While a host of astronomical objects could in principle have contributed to this process, star-forming galaxies are usually seen as the top candidates, since they are already known to exist in great numbers at the relevant epoch. However, this scenario hinges on the assumption that ionizing radiation can escape from these objects and into the intergalactic medium. Even if ionizing photons can make it out of primordial galaxies, these photons are absorbed before reaching us. So how does one put this idea to the test?

In a study published in the November 2013 issue of the Astrophysical Journal, Erik Zackrisson, Hannes Jensen (both from Stockholm University) and Akio Inoue (Osaka Sangyo University) argue that even if the ionizing photons themselves cannot be detected, the escape of ionizing radiation gives rise to tell-tale signatures in the spectra of galaxies throughout the reionization epoch. These spectral features can be studied with the upcoming James Webb Space Telescope (JWST), scheduled for launch in 2018. This result opens up new potential avenues for reionization studies with JWST and may be pivotal for the role of JWST in cracking the reionization puzzle.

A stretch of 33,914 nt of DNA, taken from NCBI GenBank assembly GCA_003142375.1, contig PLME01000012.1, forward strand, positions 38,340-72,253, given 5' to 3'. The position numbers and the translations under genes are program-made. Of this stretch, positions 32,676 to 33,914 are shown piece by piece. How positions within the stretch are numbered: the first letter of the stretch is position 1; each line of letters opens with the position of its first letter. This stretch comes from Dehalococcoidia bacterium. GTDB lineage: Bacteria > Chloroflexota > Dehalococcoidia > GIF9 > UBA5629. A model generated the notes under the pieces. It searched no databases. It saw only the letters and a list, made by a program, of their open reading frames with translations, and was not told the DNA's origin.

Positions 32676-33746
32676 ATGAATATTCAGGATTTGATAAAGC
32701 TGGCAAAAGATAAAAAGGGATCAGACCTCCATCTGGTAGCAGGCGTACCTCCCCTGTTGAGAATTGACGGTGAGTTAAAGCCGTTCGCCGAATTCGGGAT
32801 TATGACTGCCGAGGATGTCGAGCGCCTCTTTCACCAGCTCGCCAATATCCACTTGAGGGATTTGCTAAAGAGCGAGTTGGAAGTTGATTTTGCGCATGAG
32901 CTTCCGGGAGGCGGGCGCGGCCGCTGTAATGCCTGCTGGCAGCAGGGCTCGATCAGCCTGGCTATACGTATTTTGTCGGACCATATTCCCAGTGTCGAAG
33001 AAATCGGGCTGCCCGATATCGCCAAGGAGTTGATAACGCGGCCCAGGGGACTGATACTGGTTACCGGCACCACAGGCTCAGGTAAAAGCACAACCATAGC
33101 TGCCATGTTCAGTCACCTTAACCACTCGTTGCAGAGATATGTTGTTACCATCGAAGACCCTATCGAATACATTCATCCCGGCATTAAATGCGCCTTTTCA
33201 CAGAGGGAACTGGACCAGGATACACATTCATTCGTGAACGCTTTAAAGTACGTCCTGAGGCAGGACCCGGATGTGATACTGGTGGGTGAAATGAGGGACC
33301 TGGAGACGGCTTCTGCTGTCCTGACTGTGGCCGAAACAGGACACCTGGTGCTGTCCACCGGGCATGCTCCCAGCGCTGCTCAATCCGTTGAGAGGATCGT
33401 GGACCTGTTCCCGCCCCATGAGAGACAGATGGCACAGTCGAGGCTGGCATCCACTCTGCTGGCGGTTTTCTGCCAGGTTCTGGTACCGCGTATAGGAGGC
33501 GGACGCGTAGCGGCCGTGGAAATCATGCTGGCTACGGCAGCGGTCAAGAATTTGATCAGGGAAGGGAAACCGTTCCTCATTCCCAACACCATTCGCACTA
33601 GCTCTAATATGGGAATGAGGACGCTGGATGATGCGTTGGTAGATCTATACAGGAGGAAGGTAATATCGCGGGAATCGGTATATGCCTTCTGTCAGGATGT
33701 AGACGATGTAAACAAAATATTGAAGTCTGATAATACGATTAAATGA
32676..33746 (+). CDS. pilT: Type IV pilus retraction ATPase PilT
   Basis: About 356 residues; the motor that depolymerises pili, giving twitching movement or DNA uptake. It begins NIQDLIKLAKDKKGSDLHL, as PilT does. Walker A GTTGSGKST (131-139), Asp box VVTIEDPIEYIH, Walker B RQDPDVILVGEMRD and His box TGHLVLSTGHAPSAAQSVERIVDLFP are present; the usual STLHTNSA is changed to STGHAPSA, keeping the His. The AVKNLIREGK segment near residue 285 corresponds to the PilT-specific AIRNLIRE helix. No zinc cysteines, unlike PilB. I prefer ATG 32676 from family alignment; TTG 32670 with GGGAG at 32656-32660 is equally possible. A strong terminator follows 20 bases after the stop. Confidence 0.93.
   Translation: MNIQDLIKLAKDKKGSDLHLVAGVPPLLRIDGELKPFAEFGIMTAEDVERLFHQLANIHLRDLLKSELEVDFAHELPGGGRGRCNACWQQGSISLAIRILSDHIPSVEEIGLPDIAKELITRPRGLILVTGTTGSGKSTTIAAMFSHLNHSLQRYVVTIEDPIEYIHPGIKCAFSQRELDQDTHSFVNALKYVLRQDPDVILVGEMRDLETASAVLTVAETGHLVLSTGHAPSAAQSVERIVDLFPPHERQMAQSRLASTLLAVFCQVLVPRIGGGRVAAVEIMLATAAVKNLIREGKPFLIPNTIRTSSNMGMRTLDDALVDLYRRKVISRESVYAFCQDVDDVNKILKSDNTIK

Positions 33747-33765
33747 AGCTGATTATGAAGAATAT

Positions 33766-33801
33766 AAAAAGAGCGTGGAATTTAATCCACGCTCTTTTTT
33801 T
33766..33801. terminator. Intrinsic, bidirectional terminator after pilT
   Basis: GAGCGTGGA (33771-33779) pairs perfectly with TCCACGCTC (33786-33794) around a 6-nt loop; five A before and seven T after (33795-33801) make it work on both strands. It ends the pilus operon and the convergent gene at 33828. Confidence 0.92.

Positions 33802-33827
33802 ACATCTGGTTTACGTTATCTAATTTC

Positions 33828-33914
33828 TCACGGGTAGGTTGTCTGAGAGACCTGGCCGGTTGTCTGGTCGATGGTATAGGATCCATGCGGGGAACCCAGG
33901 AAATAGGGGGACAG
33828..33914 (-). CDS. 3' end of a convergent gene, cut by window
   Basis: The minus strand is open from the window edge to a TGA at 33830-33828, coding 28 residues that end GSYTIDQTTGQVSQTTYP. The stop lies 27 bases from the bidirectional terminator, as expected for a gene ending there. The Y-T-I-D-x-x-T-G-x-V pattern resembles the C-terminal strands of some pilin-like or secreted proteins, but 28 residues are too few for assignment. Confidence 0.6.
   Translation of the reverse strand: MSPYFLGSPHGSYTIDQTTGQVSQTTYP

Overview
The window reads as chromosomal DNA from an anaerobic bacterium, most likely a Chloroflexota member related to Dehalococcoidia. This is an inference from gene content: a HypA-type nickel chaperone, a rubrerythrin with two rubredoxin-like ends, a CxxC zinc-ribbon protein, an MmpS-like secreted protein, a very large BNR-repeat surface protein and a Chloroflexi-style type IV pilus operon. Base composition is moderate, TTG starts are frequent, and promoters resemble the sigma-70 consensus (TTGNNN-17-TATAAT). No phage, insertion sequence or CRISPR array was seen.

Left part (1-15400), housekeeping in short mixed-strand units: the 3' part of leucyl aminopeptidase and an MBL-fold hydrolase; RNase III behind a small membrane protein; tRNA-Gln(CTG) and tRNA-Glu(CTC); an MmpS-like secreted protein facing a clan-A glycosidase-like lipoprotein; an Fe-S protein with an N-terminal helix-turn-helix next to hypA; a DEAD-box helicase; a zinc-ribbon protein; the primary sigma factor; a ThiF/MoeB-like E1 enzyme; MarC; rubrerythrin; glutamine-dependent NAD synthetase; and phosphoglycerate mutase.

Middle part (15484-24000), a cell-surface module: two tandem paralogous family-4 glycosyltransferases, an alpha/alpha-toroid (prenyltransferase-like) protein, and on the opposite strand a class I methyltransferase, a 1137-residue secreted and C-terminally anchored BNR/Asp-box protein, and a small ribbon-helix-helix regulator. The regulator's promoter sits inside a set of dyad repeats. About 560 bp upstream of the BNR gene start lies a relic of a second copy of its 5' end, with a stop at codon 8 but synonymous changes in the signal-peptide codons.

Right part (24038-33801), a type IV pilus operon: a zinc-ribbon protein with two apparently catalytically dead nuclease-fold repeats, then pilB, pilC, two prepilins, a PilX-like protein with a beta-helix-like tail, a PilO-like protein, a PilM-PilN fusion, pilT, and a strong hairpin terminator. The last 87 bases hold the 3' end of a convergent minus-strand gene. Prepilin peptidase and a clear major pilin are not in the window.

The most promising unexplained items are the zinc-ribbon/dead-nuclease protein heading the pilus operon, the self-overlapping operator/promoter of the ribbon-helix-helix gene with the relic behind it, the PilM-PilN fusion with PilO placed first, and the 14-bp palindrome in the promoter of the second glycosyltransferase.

JWST – a joint project of NASA, the European Space Agency and the Canadian Space Agency – will be the largest telescope ever launched into space and will be placed in a location about four times further from Earth than the Moon. Sweden has been involved in the development of MIRI, one of instruments that will help JWST study the assembly of galaxies in the early Universe.

Read the full research paper, or the pre-print version.

Astronomers at the Oskar Klein Centre, Stockholm University, are organizing an international workshop devoted to the study of cosmic reionization in August 2014.